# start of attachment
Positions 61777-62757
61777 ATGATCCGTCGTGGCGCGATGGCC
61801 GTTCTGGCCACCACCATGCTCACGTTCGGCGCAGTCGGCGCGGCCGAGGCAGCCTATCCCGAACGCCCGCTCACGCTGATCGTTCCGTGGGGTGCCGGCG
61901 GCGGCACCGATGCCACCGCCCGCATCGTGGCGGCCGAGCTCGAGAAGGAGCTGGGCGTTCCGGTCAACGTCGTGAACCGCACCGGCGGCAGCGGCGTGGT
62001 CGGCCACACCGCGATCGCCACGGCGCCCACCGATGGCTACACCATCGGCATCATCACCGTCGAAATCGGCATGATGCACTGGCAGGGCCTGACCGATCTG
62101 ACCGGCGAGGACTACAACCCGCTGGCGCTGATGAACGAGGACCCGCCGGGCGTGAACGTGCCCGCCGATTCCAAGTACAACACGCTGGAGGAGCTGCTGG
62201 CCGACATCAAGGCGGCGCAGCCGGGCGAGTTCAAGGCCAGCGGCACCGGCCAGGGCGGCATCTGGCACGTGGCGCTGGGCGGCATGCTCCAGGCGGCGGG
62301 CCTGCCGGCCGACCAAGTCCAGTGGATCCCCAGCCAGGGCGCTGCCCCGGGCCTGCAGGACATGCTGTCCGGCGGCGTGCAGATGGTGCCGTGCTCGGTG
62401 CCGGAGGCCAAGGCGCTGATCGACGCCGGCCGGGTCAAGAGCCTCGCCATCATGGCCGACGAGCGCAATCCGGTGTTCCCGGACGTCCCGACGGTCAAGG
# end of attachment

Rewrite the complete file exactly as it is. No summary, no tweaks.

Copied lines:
Positions 61777-62757
61777 ATGATCCGTCGTGGCGCGATGGCC
61801 GTTCTGGCCACCACCATGCTCACGTTCGGCGCAGTCGGCGCGGCCGAGGCAGCCTATCCCGAACGCCCGCTCACGCTGATCGTTCCGTGGGGTGCCGGCG
61901 GCGGCACCGATGCCACCGCCCGCATCGTGGCGGCCGAGCTCGAGAAGGAGCTGGGCGTTCCGGTCAACGTCGTGAACCGCACCGGCGGCAGCGGCGTGGT
62001 CGGCCACACCGCGATCGCCACGGCGCCCACCGATGGCTACACCATCGGCATCATCACCGTCGAAATCGGCATGATGCACTGGCAGGGCCTGACCGATCTG
62101 ACCGGCGAGGACTACAACCCGCTGGCGCTGATGAACGAGGACCCGCCGGGCGTGAACGTGCCCGCCGATTCCAAGTACAACACGCTGGAGGAGCTGCTGG
62201 CCGACATCAAGGCGGCGCAGCCGGGCGAGTTCAAGGCCAGCGGCACCGGCCAGGGCGGCATCTGGCACGTGGCGCTGGGCGGCATGCTCCAGGCGGCGGG
62301 CCTGCCGGCCGACCAAGTCCAGTGGATCCCCAGCCAGGGCGCTGCCCCGGGCCTGCAGGACATGCTGTCCGGCGGCGTGCAGATGGTGCCGTGCTCGGTG
62401 CCGGAGGCCAAGGCGCTGATCGACGCCGGCCGGGTCAAGAGCCTCGCCATCATGGCCGACGAGCGCAATCCGGTGTTCCCGGACGTCCCGACGGTCAAGG